History is dotted with news stories that were later found to be inaccurate or entirely false.
Even the aftermath of the 2018 Glasgow School of Art fire is an example of what happens when speculation runs rampant.
By the time these stories were corrected, far fewer people learned the truth than read the misinformation initially.
As of last weekend, you can add another minor story to this list.
According to just about every media outlet on Sunday, cryptocurrency exchange Binance had been banned in the UK.
But there was a problem.
The headlines were inaccurate.
And I spent the next 24 hours helping the media understand the story.
So what can you do if misinformation about your business begins to spread?
The breeding ground for misinformation is social media.
A 2018 study found fake news spreads six times more quickly than the truth.
But if traditional media gets hold of a story without the full picture, the damage to business can be difficult to recover from.
This brings us to last weekend.
The UK’s Financial Conduct Authority published a statement aimed at cryptocurrency exchange Binance.
In it, the FCA announced that ‘regulated activity’ on the platform would be restricted in the country.
And the media, with only a limited understanding, ran with the line that Binance was now banned.
Which, unfortunately, was incorrect.
As a keen crypto enthusiast, I did two BBC interviews on the story within 24 hours to clear up the confusion.
And here’s what you can do when misinformation begins to spiral.
Fake news spreads quickly.
The longer you wait to respond, the further the misinformation goes.
If left unchallenged, the incorrect story becomes the accepted narrative.
And the reputational damage to your business can be devastating.
Only a handful of media outlets changed their Binance headlines once they learned the true story.
Because by the time the journalist fully understood it (if they even did at all), the news cycle had moved on.
And they were already working on other, newer, simpler stories.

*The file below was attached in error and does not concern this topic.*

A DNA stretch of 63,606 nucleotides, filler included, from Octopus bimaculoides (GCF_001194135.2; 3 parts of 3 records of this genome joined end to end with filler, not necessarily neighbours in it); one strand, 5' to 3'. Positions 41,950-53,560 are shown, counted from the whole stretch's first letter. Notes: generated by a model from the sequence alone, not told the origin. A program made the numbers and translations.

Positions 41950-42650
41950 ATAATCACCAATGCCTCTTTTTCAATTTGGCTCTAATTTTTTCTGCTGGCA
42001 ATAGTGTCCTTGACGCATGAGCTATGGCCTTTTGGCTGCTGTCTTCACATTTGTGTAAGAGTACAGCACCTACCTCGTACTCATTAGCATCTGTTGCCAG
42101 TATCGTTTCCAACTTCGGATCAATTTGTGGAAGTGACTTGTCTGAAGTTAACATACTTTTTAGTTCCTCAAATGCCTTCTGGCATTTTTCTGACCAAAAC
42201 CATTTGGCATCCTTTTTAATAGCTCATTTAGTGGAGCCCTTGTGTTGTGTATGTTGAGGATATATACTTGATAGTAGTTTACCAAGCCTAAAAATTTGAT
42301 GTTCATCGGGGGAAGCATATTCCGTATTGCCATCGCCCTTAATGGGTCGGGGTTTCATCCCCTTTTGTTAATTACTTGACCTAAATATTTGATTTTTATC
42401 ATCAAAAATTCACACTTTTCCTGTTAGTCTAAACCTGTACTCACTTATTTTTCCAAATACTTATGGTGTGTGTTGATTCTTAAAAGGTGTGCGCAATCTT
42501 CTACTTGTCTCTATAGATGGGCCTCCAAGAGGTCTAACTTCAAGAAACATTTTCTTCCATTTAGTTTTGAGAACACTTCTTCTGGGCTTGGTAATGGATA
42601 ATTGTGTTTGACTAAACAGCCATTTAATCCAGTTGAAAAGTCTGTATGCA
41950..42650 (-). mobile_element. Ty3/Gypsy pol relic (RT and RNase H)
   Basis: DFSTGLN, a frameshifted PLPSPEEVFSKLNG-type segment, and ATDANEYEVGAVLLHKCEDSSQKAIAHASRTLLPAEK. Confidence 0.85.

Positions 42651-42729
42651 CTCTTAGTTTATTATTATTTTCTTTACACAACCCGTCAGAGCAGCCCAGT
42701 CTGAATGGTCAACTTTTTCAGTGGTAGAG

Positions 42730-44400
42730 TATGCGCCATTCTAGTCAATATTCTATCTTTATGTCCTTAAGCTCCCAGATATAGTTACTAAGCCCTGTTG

The main issue with the incorrect Binance story was the absence of clear, simple language.
And an excess of jargon.
Bamboozling journalists and audiences alike.
I’d challenge anyone to read the FCA’s statement and summarise what exactly they’re restricting.
Binance put out a series of tweets as their own response, which barely helped.
What they needed to do was get out there and clearly explain what was happening.
Which was my goal when I spoke to BBC Scotland’s The Nine on Monday evening.
Helping the audience to understand the story better than the FCA or Binance did.
Here’s the preventative measure for the next time fake news rears its head about your business.
Be proactive and get on the front foot as soon as you can.
An inaccurate story spreads because the true source fails to correct it quickly enough.
And the issue would be avoided if the business in question dealt with it long before the press got hold of it.
It’s what Binance should’ve done, and ought to do next time.
If you’re keen to have a better understanding of how to work with the media, get in touch with us.
We’ve run hundreds of media training courses on five continents over 30 years.
And, if you prefer learning at your own pace, here’s our e-learning media training course.
Time to invest in you.
Colin Stone is Communications Lead at Pink Elephant.
You can read his full profile here.
Original featured photo in How to challenge misinformation blog by Alesia Kozik from Pexels.
Screengrab in How to challenge misinformation blog courtesy of BBC Scotland’s The Nine.
All other photos in How to challenge misinformation blog by Pink Elephant Communications.
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